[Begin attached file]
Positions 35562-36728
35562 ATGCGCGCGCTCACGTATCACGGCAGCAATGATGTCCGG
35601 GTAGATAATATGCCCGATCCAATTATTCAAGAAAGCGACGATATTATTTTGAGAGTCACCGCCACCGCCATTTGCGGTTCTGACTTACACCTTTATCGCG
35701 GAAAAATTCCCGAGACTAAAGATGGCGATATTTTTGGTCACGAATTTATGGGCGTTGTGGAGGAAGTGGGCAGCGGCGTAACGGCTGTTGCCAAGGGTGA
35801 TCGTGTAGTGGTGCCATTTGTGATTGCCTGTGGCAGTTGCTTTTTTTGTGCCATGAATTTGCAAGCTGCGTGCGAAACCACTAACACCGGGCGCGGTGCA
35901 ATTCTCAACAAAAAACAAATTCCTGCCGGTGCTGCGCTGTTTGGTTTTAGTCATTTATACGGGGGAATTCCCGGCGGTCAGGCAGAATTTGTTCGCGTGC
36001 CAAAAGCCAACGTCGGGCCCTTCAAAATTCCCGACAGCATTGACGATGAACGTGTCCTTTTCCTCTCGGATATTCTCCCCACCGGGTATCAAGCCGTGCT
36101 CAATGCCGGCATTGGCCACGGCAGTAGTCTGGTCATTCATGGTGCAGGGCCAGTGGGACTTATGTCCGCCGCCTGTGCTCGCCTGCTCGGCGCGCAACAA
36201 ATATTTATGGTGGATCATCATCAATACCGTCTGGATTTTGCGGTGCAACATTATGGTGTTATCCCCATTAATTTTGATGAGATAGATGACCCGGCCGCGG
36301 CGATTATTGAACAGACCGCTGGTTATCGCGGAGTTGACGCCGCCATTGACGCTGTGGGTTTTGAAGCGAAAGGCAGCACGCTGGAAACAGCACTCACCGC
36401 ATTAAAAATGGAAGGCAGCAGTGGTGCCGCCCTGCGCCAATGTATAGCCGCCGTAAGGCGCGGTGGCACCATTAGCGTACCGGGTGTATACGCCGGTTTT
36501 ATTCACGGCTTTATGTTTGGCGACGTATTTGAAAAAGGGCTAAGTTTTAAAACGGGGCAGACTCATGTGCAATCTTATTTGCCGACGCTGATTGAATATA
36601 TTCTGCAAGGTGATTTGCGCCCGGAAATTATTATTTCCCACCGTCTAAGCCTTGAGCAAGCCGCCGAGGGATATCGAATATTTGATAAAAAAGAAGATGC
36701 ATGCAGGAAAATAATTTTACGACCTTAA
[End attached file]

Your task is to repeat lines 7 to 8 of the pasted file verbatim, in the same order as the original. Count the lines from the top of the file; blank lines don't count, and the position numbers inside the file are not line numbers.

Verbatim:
36001 CAAAAGCCAACGTCGGGCCCTTCAAAATTCCCGACAGCATTGACGATGAACGTGTCCTTTTCCTCTCGGATATTCTCCCCACCGGGTATCAAGCCGTGCT
36101 CAATGCCGGCATTGGCCACGGCAGTAGTCTGGTCATTCATGGTGCAGGGCCAGTGGGACTTATGTCCGCCGCCTGTGCTCGCCTGCTCGGCGCGCAACAA